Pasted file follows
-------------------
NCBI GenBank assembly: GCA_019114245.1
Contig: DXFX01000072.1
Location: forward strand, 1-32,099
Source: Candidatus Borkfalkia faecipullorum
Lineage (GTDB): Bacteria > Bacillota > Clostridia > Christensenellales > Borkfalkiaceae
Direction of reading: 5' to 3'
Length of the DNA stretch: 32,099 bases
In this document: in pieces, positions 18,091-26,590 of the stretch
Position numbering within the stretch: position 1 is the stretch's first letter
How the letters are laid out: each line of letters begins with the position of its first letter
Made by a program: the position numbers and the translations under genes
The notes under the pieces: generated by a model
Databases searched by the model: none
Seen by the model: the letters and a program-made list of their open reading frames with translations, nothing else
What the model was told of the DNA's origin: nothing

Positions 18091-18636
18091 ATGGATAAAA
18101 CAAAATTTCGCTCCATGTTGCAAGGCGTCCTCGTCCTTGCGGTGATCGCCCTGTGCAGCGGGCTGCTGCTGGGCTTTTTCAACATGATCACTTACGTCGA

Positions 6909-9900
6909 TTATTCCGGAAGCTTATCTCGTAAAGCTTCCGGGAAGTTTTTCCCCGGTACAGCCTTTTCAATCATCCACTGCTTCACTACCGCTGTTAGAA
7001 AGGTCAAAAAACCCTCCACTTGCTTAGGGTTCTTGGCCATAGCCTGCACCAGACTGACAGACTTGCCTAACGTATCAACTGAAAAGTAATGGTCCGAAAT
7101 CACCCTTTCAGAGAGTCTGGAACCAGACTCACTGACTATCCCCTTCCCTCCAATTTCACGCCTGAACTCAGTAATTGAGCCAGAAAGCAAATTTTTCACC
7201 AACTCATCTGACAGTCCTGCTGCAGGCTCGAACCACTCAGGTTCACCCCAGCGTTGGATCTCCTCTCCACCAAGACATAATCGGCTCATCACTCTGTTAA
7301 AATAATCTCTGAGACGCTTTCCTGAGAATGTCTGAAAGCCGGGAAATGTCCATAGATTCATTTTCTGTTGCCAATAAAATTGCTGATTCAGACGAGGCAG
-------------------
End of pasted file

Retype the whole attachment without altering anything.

NCBI GenBank assembly: GCA_019114245.1
Contig: DXFX01000072.1
Location: forward strand, 1-32,099
Source: Candidatus Borkfalkia faecipullorum
Lineage (GTDB): Bacteria > Bacillota > Clostridia > Christensenellales > Borkfalkiaceae
Direction of reading: 5' to 3'
Length of the DNA stretch: 32,099 bases
In this document: in pieces, positions 18,091-26,590 of the stretch
Position numbering within the stretch: position 1 is the stretch's first letter
How the letters are laid out: each line of letters begins with the position of its first letter
Made by a program: the position numbers and the translations under genes
The notes under the pieces: generated by a model
Databases searched by the model: none
Seen by the model: the letters and a program-made list of their open reading frames with translations, nothing else
What the model was told of the DNA's origin: nothing

Positions 18091-18636
18091 ATGGATAAAA
18101 CAAAATTTCGCTCCATGTTGCAAGGCGTCCTCGTCCTTGCGGTGATCGCCCTGTGCAGCGGGCTGCTGCTGGGCTTTTTCAACATGATCACTTACGTCGA

Positions 6909-9900
6909 TTATTCCGGAAGCTTATCTCGTAAAGCTTCCGGGAAGTTTTTCCCCGGTACAGCCTTTTCAATCATCCACTGCTTCACTACCGCTGTTAGAA
7001 AGGTCAAAAAACCCTCCACTTGCTTAGGGTTCTTGGCCATAGCCTGCACCAGACTGACAGACTTGCCTAACGTATCAACTGAAAAGTAATGGTCCGAAAT
7101 CACCCTTTCAGAGAGTCTGGAACCAGACTCACTGACTATCCCCTTCCCTCCAATTTCACGCCTGAACTCAGTAATTGAGCCAGAAAGCAAATTTTTCACC
7201 AACTCATCTGACAGTCCTGCTGCAGGCTCGAACCACTCAGGTTCACCCCAGCGTTGGATCTCCTCTCCACCAAGACATAATCGGCTCATCACTCTGTTAA
7301 AATAATCTCTGAGACGCTTTCCTGAGAATGTCTGAAAGCCGGGAAATGTCCATAGATTCATTTTCTGTTGCCAATAAAATTGCTGATTCAGACGAGGCAG